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20 Responses to More contaminated soil found at Sackville flood project; clean-up costs rise to $500k

  1. Louis says:

    Aiken said. “I realize going after CN is a completely fruitless exercise because they have more lawyers than we do.”

    Really? That’s how it works? That seems awfully pragmatic, all of a sudden.

    Perhaps Councillor Aiken would care to share how much the Town spent on lawyers going after me? *That* expense sure didn’t seem to bother them. That might put things into perspective in terms of the Town’s willingness to spend money on lawyers.

    This problem would actually seem like a USEFUL place to spend money on lawyers. Or perhaps what is really being said is that CN is better “plugged in” to the corridors of power known as the NB legal system than the Town is (and in turn, the Town better plugged in than a foreigner such as myself), hence the hopelessness…

    Still, one would like to know…

    Liked by 1 person

  2. Rima Azar says:

    Although finding contaminated soil is not an exact science, considering the possibility of contamination at the moment of the initial land purchasing transaction would be the least of the pieces of public wisdom.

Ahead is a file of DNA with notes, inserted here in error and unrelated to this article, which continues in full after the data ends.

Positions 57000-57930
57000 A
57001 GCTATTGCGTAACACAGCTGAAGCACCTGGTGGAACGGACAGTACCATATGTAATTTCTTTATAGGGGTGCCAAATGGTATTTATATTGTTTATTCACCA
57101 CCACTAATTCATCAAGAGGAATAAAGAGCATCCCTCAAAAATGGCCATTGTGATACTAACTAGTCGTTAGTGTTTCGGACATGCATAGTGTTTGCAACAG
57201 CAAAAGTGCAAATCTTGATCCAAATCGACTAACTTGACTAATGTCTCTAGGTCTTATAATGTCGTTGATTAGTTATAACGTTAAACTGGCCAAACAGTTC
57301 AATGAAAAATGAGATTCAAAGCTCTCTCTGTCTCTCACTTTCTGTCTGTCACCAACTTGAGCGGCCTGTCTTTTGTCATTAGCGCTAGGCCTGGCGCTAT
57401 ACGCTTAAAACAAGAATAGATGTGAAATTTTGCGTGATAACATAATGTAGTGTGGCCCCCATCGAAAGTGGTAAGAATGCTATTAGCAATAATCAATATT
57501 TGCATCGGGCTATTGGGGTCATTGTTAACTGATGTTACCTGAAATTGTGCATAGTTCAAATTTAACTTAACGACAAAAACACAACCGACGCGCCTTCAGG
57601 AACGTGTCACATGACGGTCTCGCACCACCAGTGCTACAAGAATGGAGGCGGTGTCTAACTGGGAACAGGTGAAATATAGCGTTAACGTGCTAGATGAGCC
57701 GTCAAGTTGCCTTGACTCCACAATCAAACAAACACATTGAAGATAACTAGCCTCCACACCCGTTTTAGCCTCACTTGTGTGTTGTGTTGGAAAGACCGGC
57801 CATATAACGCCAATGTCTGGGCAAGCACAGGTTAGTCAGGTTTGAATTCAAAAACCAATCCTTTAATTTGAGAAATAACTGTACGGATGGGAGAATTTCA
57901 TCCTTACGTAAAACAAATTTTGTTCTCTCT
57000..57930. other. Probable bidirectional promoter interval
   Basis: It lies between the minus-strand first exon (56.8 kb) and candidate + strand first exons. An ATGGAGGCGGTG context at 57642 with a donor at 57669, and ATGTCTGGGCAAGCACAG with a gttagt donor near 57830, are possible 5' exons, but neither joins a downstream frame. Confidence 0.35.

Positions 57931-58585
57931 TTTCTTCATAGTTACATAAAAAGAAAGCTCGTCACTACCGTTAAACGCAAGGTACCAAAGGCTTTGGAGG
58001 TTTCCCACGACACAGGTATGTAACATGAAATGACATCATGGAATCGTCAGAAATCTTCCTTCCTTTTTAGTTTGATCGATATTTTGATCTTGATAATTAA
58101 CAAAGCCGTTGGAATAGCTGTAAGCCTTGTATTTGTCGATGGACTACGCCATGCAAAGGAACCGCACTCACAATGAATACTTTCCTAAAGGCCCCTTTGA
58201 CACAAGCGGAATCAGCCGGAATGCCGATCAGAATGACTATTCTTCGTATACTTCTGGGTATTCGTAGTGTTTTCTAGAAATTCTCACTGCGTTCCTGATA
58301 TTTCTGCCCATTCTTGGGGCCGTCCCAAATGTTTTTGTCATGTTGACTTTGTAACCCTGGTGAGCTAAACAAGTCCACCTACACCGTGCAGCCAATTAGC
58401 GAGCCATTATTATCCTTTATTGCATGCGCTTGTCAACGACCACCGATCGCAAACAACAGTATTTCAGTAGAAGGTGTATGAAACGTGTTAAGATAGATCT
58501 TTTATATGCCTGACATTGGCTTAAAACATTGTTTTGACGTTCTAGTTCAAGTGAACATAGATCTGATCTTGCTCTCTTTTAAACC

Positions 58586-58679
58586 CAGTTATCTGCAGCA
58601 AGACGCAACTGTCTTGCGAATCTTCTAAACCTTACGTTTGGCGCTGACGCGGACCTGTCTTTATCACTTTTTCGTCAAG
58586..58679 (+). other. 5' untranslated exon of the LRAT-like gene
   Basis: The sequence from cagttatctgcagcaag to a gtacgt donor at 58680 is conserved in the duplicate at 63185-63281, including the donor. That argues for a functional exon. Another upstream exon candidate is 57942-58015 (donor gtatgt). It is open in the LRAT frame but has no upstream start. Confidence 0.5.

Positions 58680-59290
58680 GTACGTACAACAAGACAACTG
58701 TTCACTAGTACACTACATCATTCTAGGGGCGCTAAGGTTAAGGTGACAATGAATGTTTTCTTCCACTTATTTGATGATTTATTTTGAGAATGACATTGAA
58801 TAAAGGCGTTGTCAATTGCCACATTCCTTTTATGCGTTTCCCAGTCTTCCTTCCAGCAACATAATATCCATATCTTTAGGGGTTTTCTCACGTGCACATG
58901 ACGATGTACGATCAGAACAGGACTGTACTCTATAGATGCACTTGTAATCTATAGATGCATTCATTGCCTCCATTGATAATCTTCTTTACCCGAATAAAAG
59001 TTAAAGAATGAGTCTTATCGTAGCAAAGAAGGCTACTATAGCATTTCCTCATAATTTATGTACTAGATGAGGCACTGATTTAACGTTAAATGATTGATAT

Our town seems to think that we are stupid…Maybe we are collectively stupidly apathetic. Who knows? However, the good news here is that some of us do see the emperor’s nakedness…Some of us have been seeing it for a while now.

    This nude scene is far from being sexy.

    When is enough enough?

    Liked by 2 people

  3. Percy Best says:

    I’ll just comment on one small section of the above for now because there is way to much to put in one reply.

    “Mayor John Higham said that until the contaminated soil was discovered the Town had no indication that it might be on the excavation site.”

    During the run up to the final tender process for Phase II, that now incorporated the old ICR/CNR Freight Shed area, the Town Manager in Charge seemed to do everything he could do to restrict any Sackville citizen from offering input or judgement of what would, or could, be a potential problem. A public consultation meeting that was promised, did NOT happen. Of course the ‘man in charge’ had no indication of contamination because citizen input was effectively muzzled seemingly by the ‘man in charge’.

    Practically every long term Sackville Citizen over 60 years of age is fully aware of the historical part that this magic triangle provided in the growth of our town. And if we only still had our Heritage Board then I am sure they would have done their best to see that the track beds and the freight yard would have been left intact for future use once they were flood free. This has been done in a multitude of towns and cities. But sadly that group, after infiltration, was disbanded by (Yup, you guessed it).